... Indeed, the greater elevation of post-exercise energy expenditures (EEE) was deemed as one of the potential contributors to the promising effects of HIIT and sprint interval training (SIT) interventions on fat loss [26]. Both types of intermittend trainings (IT) promoted reductions in body mass, markers of subcutaneous fat (skinfolds) and waist circumference, which is in agreement with the suggestion of Astorino and Schubert (2018) that HIIT and SIT increase whole-body fat oxidation [27]. Physical activity may also reduce body fat, preferentially from the abdominal area. ...
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The study is conducted to determine the effect of a 12-week High Intensity Intermittent Exercise (HIIE) intervention on anthropometric characteristics include total body water, total body weight, body fat, waist to hip circumference ratio, body mass index, girth measurements include neck, chest, bicep, forearm, waist, thigh, calf, waist to hip ratio of overweight males adolescents. The 50 participants of this study were randomly assigned to either exercise or to control group. The intervention group (n=25) received HIIE at frequencey three times per week, 20 minutes per session, for 12 weeks. The results of high intensity intermittent exercise HIIE and control groups (n=25) have been shown on body composition of over weight males, the experimental group was significantly reduced total body water by 2.39 kg, total body weight was not significantly but reduced by 2.33 kg, body fat was significantly reduced 1.86 %, waist to hip circumference ratio was also reduced by 0.01 and body mass index was also reduced by 1.7 kg/m 2. On the other hand, the control group slightly increased in body water, body weight, % body fat, waist to hip, body mass index. The HIIE on girth measurements of overweight males, the experimental group was significantly reduced neck size by 2.72 cm, chest was significantly reduced by 5.08 cm , bicep significantly reduced 2.74 cm , forearm significantly reduced by 1.2 cm , waist significantly reduced by 4.93 cm , thigh was also reduced by 1.68 cm but not significant, hips significantly Webology (ISSN: 1735-188X) Volume 19, Number 2, 2022 9631 http://www.webology.org reduced by 4.42 cm , calf significantly reduced by 2.49 cm and waist to hip circumference ratio was also reduced by 0.01. On the other hand, the control group slightly increased in neck, chest, bicep, forearm, waist, thigh, hips, calf, waist to hip ratio.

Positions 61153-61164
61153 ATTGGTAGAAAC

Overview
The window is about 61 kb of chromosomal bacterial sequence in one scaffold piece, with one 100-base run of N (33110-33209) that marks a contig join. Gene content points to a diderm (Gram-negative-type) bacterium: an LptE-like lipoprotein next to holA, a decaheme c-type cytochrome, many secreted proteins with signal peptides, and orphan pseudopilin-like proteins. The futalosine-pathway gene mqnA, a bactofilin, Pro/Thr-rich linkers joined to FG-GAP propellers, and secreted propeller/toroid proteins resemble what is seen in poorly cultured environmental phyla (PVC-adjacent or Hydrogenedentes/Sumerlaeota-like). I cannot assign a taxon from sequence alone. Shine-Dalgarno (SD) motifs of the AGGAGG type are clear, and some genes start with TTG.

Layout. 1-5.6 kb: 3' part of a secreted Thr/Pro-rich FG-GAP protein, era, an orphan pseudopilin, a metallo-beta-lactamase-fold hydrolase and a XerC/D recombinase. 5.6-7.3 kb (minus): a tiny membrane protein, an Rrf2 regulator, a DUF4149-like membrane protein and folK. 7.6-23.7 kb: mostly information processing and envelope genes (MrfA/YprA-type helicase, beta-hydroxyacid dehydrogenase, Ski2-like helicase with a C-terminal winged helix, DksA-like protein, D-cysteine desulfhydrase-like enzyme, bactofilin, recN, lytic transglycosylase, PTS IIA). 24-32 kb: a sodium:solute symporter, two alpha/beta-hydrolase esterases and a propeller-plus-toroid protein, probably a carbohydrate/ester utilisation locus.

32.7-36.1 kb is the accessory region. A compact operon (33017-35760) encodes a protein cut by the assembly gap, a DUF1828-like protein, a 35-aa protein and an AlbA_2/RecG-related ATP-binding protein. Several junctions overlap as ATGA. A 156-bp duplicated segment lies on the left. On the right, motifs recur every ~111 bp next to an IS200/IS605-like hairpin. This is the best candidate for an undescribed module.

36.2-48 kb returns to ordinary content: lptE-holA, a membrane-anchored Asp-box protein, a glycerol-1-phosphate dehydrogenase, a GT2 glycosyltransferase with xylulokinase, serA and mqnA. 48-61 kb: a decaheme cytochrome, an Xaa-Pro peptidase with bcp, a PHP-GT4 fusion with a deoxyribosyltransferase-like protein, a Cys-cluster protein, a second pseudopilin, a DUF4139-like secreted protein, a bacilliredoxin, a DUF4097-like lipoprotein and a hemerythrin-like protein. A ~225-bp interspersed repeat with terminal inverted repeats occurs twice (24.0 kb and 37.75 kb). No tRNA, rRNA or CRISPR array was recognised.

... Body composition was evaluated using bioelectrical impedance analysis (BIA) via the tetra polar electrode method with a BIA 101 device from AKERN, Italy (Lukaski and Bolonchuk, 1988;Jaffrin and Morel, 2008). The BIA 101 measures resistance at a fixed constant sine current of 50 kHz for the determination of reactance in human tissue and has been clinically validated to allow the evaluation of body composition (Segal et al., 1988) and provided a mobile platform of data collection during our study. ...